Saturday, July 27, 2013


Emily complains about her typos, and errors, and explains that everything she writes is proof-read by Fran Weil, and usually, also, read by John.

Em says, "You are a mean proofreader, John. Why are you such a stickler?"

John explains that he is constantly reading scripts for new projects and slowly, carefully reads every word. Together the Cullums calculate -- guesstimate --how many scripts John has read in the course of his career.

Thursday, July 25, 2013


I don't like labels.

Actually, I think that most of the time labels are  ignored, confusing, deceptive -- sometimes harmful -- seriously harmful, even poisonous.

The  labels you put on yourself, labels you put on other people, labels that  are used over and over by us, by scientists, and researchers, are  affecting, infecting, eating away our common sense and sensibility.

One of my magazines, "The Week," is open on to page 46, where I've been reading about Adam  Alter's new book, ''Drunk Tank Pink" that laboriously explains how  labels, such as "under-privileged," "working class," "baby boomer," also labels like "black," white," or "Latino," are prejudicing us. The author goes on  and on about experiments which prove how labels affect teachers, and how  that affects-infects their students.

Hey, I agree. But of course, I realize that labels can be helpful -- hey, if you're shopping labels tell  you the price,  warranty, how to clean whatever it is. And help to define whatever it is -- categorize it so you can phone Amazon and they can access it and put it on your credit card, dammit-- and --

Dammit -- to hell with Amazon!

I'm  biting my tongue, I know what labels have done to me -- I'm dying to write a letter to this author, to his  publisher, to the damn magazine that published the damn article -- blurting out what I wrote in one of  my novels, "Karen of Troy"-- yelling, shouting ...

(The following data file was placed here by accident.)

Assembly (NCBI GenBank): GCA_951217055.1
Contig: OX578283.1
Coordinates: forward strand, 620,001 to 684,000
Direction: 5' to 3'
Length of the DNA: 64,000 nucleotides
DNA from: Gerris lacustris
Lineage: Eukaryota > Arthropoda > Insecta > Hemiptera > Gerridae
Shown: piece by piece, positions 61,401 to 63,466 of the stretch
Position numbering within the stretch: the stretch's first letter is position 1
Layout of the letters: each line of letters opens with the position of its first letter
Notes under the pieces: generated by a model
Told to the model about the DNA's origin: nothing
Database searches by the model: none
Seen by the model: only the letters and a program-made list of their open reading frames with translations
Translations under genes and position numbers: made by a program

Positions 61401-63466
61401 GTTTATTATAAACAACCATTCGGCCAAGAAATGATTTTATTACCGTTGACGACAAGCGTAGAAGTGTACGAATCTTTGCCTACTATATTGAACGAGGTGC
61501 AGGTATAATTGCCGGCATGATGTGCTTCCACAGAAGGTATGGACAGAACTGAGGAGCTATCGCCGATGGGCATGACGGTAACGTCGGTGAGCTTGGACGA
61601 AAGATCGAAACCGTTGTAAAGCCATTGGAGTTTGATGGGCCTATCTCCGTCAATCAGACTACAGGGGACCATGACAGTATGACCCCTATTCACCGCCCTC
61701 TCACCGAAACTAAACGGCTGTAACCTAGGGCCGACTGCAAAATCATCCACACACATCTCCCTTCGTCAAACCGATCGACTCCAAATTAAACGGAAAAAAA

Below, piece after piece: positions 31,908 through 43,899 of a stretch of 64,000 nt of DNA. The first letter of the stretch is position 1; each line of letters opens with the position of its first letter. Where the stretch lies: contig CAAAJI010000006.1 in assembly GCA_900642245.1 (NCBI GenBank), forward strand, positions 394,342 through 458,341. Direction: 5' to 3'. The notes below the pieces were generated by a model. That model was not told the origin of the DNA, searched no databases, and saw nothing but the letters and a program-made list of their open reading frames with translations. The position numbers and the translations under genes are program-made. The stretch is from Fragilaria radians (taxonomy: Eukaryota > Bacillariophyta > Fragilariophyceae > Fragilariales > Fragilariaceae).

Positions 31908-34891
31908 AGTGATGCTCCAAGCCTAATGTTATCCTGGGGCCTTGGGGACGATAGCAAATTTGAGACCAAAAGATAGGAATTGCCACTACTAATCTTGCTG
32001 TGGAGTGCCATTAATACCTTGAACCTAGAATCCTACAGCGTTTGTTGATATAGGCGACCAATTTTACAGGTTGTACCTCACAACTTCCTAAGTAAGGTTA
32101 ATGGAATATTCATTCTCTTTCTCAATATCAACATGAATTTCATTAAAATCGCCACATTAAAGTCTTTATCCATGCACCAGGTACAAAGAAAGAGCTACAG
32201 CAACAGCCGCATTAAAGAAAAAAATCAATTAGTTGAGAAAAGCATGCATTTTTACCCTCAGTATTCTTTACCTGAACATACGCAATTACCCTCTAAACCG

" DON'T LABEL ME—you're  killing me with your senior citizen, golden age, over the hill  classifications—don't put me in a category and assign to me the  category's limitations, or tell me what prowess, what heart rate, what  weight suits me/ my age/ my frame, or prescribe the yearly checkups,  those marvelous latest newest procedures that reveal my deterioration --  don't box me, bag me, limit me, fence me in with death-doom statistics  -- when you pin your name-tags on my breast and assign me my costume,  and foretell my future, you're stunting my growth, you're killing me."

I read this to my husband, John Cullum, who said, "This will be a good blog post, if you can get a better ending, Em."

Okay. Okay, O K A Y -- there's a value to a label on a bottle
that labeled "Poison," but NO value, nothing helpful, nothing good comes from having any labels stuck on me.

I know from my life, my career, that if I'm labeled, if I let lable-itis get  me -- I'm done, finished. If I want to communicate and create I've  got to go naked -- yes -- naked, un-labeled, in no category, unadorned,  undefined.

Naked? Yep! It's chilly sometimes, and  silly -- you're vulnerable. I can catch a cold, or feel very old, but I can't be me unless I'm free -- I've got to be free.

Tuesday, July 23, 2013


I came across this film clip. It hit me, touched me.

Every day I'm ruffled, peeved, angry, yes, and pained because of what we -- we the people -- are doing to President Barack Obama -- praising him, putting him down, saying we like him, but he's failing, because all those things he passionately wants to do for us, he can't do.

The Republicans/Tea Partiers (whatever you call them), are committed to stopping him, and they're doing it -- stopping him, fencing him in, making certain that whatever he mentions as urgent will not be helped, or fixed.

Do I think it's race prejudice? Yes, and reverberations from the pre-election days when Romney was buying himself the candidacy, and yes, yes, even as I put Romney down, I sneer at my thoughts that make me one more prejudiced person who's absolutely certain I'm right, the other guys are wrong. 

This clip is from a 2010 benefit for "Friends of the Environment," a group from Abaco, Bahamas, that's been raising money since 1988, to improve the fragile environment of the Abaco Islands.

I never heard of "Friends of the Environment," and we don't get to hear each of the well-known participants, but oh, what marvelous performers -- they lifted me out of my negative feelings -- what they sang continues to ring and sing in my mind and lift me up.

Sunday, July 21, 2013


Right off the bat Emily wants to know what John thinks of actor, writer, producer Harvey Fierstein.

John describes the reading he did recently, of Fierstein's new play, "Casa Valentina," along with his friends Len Cariou, and John Glover, and reveals that Fierstein is also playing an important role in his own play.

Performing a few lines for Em, it sounds as of it's a project with a future on Broadway.